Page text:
value the child

May 11th, 2015

My daughter went to a wonderful preschool that had a slogan on its brochure: Value the Child. I liked the sound of that, but it took me time to realize what it meant. It didn’t mean what I thought at the beginning. I’m not sure how many other parents ever got the gist of it. To them, the value might have represented the price of monthly tuition. We already valued our children so much that we wanted them to have the best, and the most, and the first, and the highest.

In other words, we didn’t value our children at all.

When I say that my daughter went to the preschool I really mean that I went to the preschool, because I did, for part of every day. Gradually, I learned what the devoted, loving and talented teachers were showing me: what it means to value someone else. It’s not a lesson to learn once.

It doesn’t mean to prize.
Not to elevate.
Not to demean.
Not to impose.
Not to judge.
Not to expect.
Not to push.
Not to accelerate.
Not to withdraw.
Not to label.
Not to conclude.
Not to give up.
Not to coddle.
Not to do things for them.
Not to do things to them.
Not to do.

To value a child is to value them as they are. To support them where they are.
To show them the immeasurable and eternal value of love. Yes, I know: a mother’s work is never done. But the next time you see your child, act as if it is, and smile.


  1. I really needed this today, Maezen. Thank you. Your words continue to inspire me. Sending you love

    Comment by Kristy vanacore — May 11, 2015 @ 7:32 am

  2. One day after Mother’s Day…very humbling.

    Comment by MJ — May 11, 2015 @ 7:51 am

  3. This is so powerful and speaks to the best parts of me. Now, if I can put it into action…

    Comment by Hillary — May 11, 2015 @ 10:03 am

  4. Thanks.

    Comment by Paul Brennan — May 13, 2015 @ 6:20 am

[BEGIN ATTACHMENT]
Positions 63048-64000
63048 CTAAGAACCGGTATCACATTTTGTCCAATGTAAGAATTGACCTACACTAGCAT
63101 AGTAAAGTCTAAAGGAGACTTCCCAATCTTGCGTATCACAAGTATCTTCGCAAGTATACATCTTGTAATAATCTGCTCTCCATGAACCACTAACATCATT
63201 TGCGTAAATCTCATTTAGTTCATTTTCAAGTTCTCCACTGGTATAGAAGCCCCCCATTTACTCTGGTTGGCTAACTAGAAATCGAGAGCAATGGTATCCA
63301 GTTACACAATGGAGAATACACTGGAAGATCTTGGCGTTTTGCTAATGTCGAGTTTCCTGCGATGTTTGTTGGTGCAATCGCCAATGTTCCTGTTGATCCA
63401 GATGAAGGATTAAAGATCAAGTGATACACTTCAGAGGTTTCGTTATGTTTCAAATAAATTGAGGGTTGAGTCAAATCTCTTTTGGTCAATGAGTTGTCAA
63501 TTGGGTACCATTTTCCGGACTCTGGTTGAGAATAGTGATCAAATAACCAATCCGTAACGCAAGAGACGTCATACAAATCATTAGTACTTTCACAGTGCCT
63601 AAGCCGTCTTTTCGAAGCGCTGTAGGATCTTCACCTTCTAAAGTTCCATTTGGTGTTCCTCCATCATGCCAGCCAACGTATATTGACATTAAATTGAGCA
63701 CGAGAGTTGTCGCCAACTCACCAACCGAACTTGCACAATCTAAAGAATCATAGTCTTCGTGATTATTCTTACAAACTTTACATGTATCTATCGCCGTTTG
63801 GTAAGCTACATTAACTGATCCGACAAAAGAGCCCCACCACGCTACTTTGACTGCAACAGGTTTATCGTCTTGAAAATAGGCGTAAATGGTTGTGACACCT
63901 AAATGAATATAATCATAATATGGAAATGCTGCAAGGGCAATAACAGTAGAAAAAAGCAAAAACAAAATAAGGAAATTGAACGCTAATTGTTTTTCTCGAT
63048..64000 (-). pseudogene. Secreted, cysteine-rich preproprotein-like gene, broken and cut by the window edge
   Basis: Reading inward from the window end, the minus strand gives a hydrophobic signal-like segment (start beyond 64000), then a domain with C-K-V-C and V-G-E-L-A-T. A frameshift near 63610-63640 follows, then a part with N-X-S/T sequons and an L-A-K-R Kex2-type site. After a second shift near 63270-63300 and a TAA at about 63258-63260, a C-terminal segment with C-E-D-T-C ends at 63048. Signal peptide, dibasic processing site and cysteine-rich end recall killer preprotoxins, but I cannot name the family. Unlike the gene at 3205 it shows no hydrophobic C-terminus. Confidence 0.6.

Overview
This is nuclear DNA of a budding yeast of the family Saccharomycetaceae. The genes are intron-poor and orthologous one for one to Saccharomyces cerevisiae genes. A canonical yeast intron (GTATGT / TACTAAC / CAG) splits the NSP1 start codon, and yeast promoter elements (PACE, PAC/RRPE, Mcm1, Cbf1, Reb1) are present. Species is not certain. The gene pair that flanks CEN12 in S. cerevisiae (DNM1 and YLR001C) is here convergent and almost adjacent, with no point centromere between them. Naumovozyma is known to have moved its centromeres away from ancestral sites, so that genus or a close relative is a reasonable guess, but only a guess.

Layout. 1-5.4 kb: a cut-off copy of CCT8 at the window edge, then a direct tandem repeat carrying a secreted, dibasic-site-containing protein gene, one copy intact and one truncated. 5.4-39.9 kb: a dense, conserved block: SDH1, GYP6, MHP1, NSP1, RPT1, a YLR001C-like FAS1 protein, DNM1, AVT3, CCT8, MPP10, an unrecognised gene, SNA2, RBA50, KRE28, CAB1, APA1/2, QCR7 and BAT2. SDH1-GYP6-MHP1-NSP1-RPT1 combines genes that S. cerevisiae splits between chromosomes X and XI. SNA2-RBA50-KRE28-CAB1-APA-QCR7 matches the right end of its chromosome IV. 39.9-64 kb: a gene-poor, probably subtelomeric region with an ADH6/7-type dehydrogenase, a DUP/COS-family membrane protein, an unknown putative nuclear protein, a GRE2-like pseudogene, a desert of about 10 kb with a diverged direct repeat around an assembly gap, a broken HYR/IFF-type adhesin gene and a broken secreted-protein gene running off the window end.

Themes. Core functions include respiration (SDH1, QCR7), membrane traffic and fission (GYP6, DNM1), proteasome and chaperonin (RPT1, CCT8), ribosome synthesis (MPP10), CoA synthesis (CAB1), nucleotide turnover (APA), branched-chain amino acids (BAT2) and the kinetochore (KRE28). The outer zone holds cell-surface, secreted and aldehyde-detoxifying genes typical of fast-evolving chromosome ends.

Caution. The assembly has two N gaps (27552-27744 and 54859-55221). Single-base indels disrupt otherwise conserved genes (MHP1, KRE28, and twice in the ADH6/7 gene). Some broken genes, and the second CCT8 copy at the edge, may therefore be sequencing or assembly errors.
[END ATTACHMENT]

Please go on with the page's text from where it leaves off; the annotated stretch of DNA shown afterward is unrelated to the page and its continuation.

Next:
5. Yes, it took me quite a long time, but now I can wholeheartedly say to my children that the world/ life/ God needs them exactly as they are. Why? If not they would have come to us differently. But it really takes time to understand and trust that and we have to be ok with ourselves as well in order to see it.
    Have a wonderful day (I hope you are OK).

    Comment by Simone — May 14, 2015 @ 8:18 am

  6. PS, This: “We already valued our children so much that we wanted them to have the best, and the most, and the first, and the highest.”
    Is just so spot on. It is like a magic wand people think will help them not suffer, not become poor, always be succesful etc. Do your best, be your best, don’t fail, choose the best, (become rich), get the perfect guy, get the perfect dress, the perfect ring etc. And life will reward you (because you deserve it) and when it doesn’t we must have failed, made a mistake etc. But life loves all of us regardless of “The Best”.
    We got a new dog 10 days ago. She is not a puppy, she is an adult stray dog from Spain and a small very unclear mix of different dogs, but we all love her with all of our hearts. No such thing as “best” there and she is fantastic regardless. Love needs no particular “form” in order to be.
    (I was once waiting at the dentist, a couple came in, their daughter had fallen and her tooth was now grey (babyteeth). The assistent told them it was permanent until the tooth fell out, the mother started sobbing on the counter (really). All the while this joyfull happy little girl was admiring the fish in the fishtank.)

    Comment by Simone — May 14, 2015 @ 8:38 am

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